Linked by Amjith Ramanujam on Wed 20th Aug 2008 19:37 UTC
General Development DevX interviewed Bjarne Stroustrup about C++0x, the new C++ standard that is due in 2009. Bjarne Stroustrup has classified the new features into three categories Concurrency, Libraries and Language. The changes introduced in the Concurrency makes C++ more standardized and easy to use on multi-core processors. It is good to see that some of the commonly used libraries are becoming standard (eg: unordered_maps and regex).
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Too many language features
by CrazyDude1 on Thu 21st Aug 2008 00:31 UTC
CrazyDude1
Member since:
2007-09-17

The reason I dislike is that the language has evolved and has added many features.

C++ tries to be both a high level language by providing OOP and it tries to be low level language by providing direct memory access, using pointers etc.

And it also adds lots of other features like templates, operator overloading, function overloading, exception handling etc.

IMHO the way this language has evolved, it has become a mess. I do both level of programming i.e. hardware programming and at times (for fun) user mode programming. And C++ doesn't fit in either. For user mode code, I prefer C# and for low level stuff, I prefer C.

I think the only place where C++ remains important is user mode applications where performance is super critical. The trend I see is that people implementing all non-performance critical code in higher level languages like C# and just write the performance critical code in C++.

In the past I also used to use C++ a lot but I had one horrible experience where a programmer wrote code which used nested templates inside nested templates inside nested templates. This led to object initialization so complex that when there was memory leak, it was just impossible to debug.

Another problem was use of exception handling, now with C error handling, when you step over a function call, it breaks on next instruction. But in C++ you may land up at a totally different place where the exception is caught and then you can't check any local variables because guess what, your stack is unwound.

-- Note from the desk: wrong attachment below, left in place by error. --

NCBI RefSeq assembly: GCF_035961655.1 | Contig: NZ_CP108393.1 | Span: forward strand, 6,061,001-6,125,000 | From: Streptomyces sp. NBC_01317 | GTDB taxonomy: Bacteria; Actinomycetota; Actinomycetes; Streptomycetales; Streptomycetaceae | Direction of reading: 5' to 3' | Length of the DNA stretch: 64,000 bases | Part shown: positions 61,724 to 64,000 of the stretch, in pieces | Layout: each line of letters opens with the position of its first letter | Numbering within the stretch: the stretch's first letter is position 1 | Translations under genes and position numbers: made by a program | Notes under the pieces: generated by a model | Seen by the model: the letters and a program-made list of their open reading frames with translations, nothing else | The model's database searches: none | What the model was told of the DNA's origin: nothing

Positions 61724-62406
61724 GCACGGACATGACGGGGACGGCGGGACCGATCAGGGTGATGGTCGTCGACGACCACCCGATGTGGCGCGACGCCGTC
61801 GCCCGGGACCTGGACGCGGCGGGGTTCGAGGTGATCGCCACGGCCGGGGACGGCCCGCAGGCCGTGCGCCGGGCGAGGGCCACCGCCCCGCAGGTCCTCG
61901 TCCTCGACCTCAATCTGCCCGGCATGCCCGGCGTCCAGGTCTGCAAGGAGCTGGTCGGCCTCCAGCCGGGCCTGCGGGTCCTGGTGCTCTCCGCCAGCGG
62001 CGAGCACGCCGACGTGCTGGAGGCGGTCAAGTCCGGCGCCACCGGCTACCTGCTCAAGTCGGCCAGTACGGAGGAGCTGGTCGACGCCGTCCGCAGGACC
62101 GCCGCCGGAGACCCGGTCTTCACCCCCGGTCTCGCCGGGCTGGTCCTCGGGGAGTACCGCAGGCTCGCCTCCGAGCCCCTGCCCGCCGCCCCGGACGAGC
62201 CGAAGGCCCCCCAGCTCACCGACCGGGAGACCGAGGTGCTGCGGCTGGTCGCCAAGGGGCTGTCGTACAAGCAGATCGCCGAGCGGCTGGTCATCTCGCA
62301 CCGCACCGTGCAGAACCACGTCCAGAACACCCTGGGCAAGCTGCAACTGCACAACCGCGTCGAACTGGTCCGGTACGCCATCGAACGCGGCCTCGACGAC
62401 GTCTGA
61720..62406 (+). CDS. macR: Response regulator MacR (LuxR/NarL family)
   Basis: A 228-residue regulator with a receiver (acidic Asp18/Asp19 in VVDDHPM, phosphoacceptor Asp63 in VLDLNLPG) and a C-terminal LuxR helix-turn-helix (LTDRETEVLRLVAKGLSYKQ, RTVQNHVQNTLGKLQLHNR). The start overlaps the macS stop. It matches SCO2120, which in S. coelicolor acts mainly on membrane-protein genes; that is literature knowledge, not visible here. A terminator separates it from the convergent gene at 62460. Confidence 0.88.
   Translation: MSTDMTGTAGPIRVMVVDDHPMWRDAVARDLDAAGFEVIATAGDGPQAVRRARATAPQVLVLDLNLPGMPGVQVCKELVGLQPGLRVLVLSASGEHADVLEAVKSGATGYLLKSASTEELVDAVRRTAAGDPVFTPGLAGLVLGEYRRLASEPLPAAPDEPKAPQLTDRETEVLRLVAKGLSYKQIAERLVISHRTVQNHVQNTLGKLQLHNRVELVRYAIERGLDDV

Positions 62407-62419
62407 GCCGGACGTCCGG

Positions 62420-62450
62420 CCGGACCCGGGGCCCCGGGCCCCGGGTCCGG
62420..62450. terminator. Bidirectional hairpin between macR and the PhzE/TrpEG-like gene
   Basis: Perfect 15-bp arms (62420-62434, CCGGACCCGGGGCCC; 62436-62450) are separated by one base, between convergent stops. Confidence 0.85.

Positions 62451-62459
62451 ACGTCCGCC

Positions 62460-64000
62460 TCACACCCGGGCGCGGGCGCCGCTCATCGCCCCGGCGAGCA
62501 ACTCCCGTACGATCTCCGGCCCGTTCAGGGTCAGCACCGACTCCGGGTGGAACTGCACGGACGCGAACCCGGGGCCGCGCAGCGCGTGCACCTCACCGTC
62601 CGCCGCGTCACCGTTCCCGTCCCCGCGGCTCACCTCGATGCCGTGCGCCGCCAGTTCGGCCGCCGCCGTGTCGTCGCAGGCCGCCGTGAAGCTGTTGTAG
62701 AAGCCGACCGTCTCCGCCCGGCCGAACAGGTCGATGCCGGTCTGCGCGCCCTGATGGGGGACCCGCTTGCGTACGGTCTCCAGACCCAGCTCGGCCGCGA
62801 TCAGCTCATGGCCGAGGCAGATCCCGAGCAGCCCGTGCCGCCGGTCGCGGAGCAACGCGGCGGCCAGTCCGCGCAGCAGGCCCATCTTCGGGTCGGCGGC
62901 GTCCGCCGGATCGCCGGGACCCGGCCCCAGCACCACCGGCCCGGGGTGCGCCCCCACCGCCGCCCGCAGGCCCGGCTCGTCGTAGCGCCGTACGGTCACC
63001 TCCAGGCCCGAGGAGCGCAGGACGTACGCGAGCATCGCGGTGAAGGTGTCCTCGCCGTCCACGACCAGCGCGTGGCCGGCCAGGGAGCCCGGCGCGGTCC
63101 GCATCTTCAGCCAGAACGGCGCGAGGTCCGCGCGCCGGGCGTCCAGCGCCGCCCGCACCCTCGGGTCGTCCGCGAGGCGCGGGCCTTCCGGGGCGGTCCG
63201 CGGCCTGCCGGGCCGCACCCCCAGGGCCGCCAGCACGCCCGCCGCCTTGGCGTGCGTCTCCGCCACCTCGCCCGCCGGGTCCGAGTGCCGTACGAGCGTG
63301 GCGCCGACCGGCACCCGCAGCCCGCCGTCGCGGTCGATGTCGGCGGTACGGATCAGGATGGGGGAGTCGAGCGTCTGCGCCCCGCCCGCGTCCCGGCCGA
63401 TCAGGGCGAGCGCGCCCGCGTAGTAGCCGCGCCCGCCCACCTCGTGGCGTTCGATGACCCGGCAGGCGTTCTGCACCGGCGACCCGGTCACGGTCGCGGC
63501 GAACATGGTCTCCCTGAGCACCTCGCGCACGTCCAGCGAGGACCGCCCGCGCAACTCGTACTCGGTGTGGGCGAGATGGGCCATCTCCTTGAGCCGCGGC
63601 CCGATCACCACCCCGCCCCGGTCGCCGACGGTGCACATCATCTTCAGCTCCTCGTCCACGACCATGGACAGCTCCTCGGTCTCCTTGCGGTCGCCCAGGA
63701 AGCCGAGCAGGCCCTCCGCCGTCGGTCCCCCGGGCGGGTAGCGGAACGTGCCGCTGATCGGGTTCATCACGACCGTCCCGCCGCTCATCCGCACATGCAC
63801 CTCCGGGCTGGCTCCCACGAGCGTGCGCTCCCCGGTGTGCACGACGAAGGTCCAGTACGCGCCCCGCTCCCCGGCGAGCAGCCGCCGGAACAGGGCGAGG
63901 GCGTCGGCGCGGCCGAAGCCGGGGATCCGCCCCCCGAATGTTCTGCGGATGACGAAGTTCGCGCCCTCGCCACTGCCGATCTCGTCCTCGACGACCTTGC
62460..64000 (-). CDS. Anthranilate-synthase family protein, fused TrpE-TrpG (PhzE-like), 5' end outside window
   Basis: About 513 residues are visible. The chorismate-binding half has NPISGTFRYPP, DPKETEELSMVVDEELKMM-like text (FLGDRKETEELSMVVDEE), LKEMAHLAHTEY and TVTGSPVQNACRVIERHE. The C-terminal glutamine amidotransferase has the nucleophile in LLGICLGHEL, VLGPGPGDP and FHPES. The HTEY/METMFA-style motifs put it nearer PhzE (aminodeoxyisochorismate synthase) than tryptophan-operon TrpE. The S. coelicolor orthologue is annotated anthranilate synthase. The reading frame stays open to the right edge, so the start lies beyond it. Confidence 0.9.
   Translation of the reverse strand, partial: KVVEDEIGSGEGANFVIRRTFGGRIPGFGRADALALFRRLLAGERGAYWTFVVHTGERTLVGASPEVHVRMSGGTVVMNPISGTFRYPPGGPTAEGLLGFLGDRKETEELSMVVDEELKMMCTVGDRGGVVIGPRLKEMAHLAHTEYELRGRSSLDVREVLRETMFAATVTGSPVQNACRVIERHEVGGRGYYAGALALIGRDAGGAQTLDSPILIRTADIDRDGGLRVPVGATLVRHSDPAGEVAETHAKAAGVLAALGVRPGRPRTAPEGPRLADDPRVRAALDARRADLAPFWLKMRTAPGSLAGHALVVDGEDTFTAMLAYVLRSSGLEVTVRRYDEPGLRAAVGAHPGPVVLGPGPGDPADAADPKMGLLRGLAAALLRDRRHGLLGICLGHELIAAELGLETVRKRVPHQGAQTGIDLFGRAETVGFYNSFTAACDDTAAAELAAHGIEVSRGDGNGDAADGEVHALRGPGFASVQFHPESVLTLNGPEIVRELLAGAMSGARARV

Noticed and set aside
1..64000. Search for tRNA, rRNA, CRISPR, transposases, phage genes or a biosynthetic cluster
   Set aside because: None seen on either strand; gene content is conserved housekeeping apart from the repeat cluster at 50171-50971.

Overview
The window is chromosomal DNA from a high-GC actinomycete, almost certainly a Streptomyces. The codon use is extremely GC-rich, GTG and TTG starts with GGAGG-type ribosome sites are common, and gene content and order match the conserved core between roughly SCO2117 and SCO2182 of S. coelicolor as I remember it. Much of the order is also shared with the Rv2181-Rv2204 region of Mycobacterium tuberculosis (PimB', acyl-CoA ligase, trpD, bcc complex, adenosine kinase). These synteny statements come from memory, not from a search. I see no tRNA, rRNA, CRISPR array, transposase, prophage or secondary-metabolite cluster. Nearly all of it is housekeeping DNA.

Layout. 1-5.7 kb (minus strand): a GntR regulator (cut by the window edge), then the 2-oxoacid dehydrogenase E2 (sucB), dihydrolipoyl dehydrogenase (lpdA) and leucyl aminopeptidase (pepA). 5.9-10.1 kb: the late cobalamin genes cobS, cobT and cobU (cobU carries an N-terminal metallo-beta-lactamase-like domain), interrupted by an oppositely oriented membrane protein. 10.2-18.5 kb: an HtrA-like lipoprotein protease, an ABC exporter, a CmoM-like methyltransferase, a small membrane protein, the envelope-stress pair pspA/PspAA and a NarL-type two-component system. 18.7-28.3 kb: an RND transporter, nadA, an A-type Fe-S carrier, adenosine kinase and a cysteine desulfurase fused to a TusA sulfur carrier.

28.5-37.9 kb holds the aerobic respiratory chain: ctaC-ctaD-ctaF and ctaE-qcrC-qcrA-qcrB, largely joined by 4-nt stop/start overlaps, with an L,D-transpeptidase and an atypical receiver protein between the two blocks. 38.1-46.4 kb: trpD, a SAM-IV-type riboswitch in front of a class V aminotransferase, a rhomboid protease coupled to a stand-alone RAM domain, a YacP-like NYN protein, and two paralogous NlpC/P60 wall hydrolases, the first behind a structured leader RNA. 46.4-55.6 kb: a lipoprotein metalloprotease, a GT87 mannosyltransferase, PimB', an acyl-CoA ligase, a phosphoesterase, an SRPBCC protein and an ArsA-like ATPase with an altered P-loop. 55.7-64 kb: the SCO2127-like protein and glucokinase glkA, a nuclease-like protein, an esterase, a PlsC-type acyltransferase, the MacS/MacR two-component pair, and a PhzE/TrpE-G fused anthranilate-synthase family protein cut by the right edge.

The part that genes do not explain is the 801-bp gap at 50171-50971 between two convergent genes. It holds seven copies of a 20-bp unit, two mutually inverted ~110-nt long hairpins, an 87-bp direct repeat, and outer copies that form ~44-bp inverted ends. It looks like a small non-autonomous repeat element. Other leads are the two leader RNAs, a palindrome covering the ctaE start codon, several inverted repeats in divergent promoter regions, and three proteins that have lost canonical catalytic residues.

And to make matters worse, people use auto_ptr and boost crap. This stuff if it works it is fine, but once you leak memory with auto_ptr, then god help you find that memory. This is not really C++ fault but well boost etc is common to C++ only. Really C++ was not designed with garbage collection and people shouldn't try to do that in C++.

Anyways now I use C++ sometime but with a much constrained set of features like C + Classes + single inheritance and no templates (other than STL) and no operator overloading and no exception handling crap.

C++ basically makes it easy to write bad code due to its numerous features.

Reply Score: 2

RE: Too many language features
by righard on Thu 21st Aug 2008 01:15 in reply to "Too many language features"
righard Member since:
2007-12-26

Maybe you should give Objective-C a try.

Reply Parent Score: 3

tyrione Member since:
2005-11-21

Maybe you should give Objective-C a try.


Agreed, but in this crowd the notion of ObjC is grounds for an immediate -5, if it were possible.

Reply Parent Score: 4

RE: Too many language features
by evangs on Thu 21st Aug 2008 06:33 in reply to "Too many language features"
evangs Member since:
2005-07-07


Anyways now I use C++ sometime but with a much constrained set of features like C + Classes + single inheritance and no templates (other than STL) and no operator overloading and no exception handling crap.


I hope you are aware that STL makes very heavy use of exceptions? If you intend to write secure and robust code using the STL, you are going to need exception handling.

Reply Parent Score: 2

davmac Member since:
2008-08-21

I hope you are aware that STL makes very heavy use of exceptions? If you intend to write secure and robust code using the STL, you are going to need exception handling.

No. STL generates exceptions only in exceptional conditions. You can write perfectly secure and robust code in C++, while using the STL, without writing exception handlers.

About the only exception that can happen, if your program doesn't actually do something which explicitly causes an exception, is one caused by an out-of-memory condition, and often just letting that propagate until it kills the process is the right thing to do anyway.

Reply Parent Score: 3